(ABC News) Australian Story
By Megan Mackander and Kristine Taylor
May 29, 2017 20:30:20
Video: Dr Gomes is planning a second Heart Bus to visit at least five more rural towns.
A family member told Australian Story they were inspired to donate after hearing Dr Gomes speak at an event last year.The donation was in memory of their late father who also had a love for the bush and believed doctors were vital to the survival of country towns.”They told me their father had also wanted to try and get doctors out into the bush,” Dr Gomes said.”He’d spent years trying to create a program but ran into brick walls.”Almost 3,000 people have been through the doors of the “Heart Bus”, as itis known by local communities, since launching in October 2014.Wheels in motion for second truckPlans are now on the drawing board for a second truck which will enable Dr Gomes to widen the scope of services on offer beyond heart health. It’s going to get bigger, it’s going to get more expansive, and it can’t be ignored,” he said. A million-dollar mystery donation will help a mobile heart clinic roll into more rural towns, bringing specialist doctors and lifesaving expertise to the bush. It’s a lack of specialists.”Heart Bus made a ‘big difference’
Jimmy Smith from Winton in western Queensland with his grandson Aaron on the family property. (Supplied)
The blueprints include consulting rooms for a gastroenterologist, urologist and endocrinologist, and a surgery for minor operations.The second clinic is set to launch in January 2018 and will add another five towns to its Queensland route and possibly head interstate.Dr Gomes estimated it would cost $1 million to build the truck and $1 million a year to run the program.The six-figure donation came after an application to partner with the Queensland Government was rejected last year.Dr Gomes said he was disappointed the Government could not see value in supporting the program long-term.”Why wouldn’t the Government be more interested? Photo:
Dr Gomes says it costs $1 million to build a new cardiology clinic. (Australian Story: Anthony Sines)
City-country health care inequalityDr Gomes realised there was a city-country divide in health care when he was a trainee doctor on rural rotations in western Queensland.People living in the country are 44 per cent more likely to die of heart disease than people living in the city, and in some remote areas the figure can rise as high as 63 per cent, according to the National Heart Foundation.”You can’t look at the gap and say the way to address that is to maintain the status quo, because whatever already exists, clearly we need to be doing more,” he said.”We’re not talking about a lack of butchers, bakers, candlestick-makers. The donation was made by a family who wishes to remain anonymous. I lie in bed and I stare at the ceiling trying to work out reasons why,” Dr Gomes said.Public health programs ‘better value for money’In a statement to Australian Story, Queensland Health’s Dr John Wakefield said the Government did not routinely fund private specialist outreach services.”Private providers operate their businesses of their own accord under Medicare funding arrangements without ongoing State Government funding,” the deputy-director general of Clinical Excellence Division said.The State Government chipped in $250,000 to the Heart of Australia at its inception.Dr Wakefield said the current public health system provider model was “better value for money” and that it already offered public cardiology and endocrinology services to patients in rural Queensland.But Dr Gomes said there have never been any services similar to what the “Heart Bus” provided in rural Queensland.”The State Government says they can provide this system cheaper; the problem is they don’t, otherwise they would be there,” he said.”If there is a cheaper alternative I’d like to know what it is.”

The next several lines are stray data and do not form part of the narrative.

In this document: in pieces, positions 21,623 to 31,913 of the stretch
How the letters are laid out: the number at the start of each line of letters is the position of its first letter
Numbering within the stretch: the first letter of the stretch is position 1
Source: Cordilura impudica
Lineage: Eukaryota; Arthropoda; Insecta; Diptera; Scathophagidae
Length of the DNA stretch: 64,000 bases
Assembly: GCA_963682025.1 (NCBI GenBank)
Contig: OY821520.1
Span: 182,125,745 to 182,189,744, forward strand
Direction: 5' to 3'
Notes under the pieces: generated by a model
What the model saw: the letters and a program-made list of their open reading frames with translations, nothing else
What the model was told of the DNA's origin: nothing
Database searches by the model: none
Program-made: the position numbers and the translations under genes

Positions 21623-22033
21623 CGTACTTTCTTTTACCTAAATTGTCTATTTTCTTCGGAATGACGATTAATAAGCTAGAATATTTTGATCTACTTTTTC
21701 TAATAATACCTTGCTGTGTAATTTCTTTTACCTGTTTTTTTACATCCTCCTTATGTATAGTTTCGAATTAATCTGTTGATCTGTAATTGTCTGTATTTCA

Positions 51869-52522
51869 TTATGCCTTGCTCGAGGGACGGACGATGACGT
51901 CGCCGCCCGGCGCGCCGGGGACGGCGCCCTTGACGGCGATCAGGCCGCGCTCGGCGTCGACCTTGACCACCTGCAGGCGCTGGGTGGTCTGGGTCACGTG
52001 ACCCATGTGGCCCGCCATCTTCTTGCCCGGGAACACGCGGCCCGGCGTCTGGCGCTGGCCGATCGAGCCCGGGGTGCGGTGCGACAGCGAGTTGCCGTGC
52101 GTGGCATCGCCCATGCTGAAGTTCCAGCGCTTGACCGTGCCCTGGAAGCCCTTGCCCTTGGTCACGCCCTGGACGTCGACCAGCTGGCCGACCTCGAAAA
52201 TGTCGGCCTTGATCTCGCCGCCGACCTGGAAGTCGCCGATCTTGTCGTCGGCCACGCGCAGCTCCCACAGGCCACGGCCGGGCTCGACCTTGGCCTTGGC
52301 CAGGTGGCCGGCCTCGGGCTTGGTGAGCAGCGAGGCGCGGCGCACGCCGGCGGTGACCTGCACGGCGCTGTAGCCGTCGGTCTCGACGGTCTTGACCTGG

The Heart of Australia mobile cardiology clinic rolls into Dalby in Queensland. Key points:Second ‘Heart Bus’ set to hit the road by start of 2018 with variety of specialists on boardQueensland Government says public programs “better value for money”Almost 3,000 patients have been through the clinic across 12 towns
The Heart of Australia is a cardiology clinic which operates off the back of a truck.It is the brainchild of engineer-turned-cardiologist Dr Rolf Gomes, who equipped the 25-metre truck with all the specialist gear of a city practice.The semi-trailer blazes a trail through outback Queensland, travelling 8,000 kilometres each month visiting 12 regional towns.The Brisbane-based doctor said the million-dollar donation came out of the blue and would now allow him to put a second mobile clinic on the road to reach more people in more towns.”Not every day does someone offer you a million dollars to build your dream,” Dr Gomes said.”I nearly fell off the back of my chair.”
The new Heart Bus will include consultation rooms and a surgery for minor operations. (ABC News: Blythe Moore)
Jimmy Smith runs cattle outside of Winton, which is a 16-hour drive from any Brisbane specialist.Mr Smith had not seen a cardiologist in 16 years since having a stent inserted.After a consultation at the “Heart Bus” he was referred to Brisbane for further testing.A blockage was discovered and is now controlled with medication and regular monitoring.Almost 12 months on, Mr Smith said he was “feeling pretty good”.”We are still in drought and it’s hard to get away,” he said.”Having it [the Heart Bus] right there on the doorstep has made a big difference to me.”Mr Gomes said it was his long-term plan to take the “Heart Bus” nationally.”The truth is the program is here to stay one way or the other.
Meet Jimmy and Bob, two patients of the cardiology 'clinic on wheels'
Queensland rejects funding proposal for cardiology 'clinic on wheels'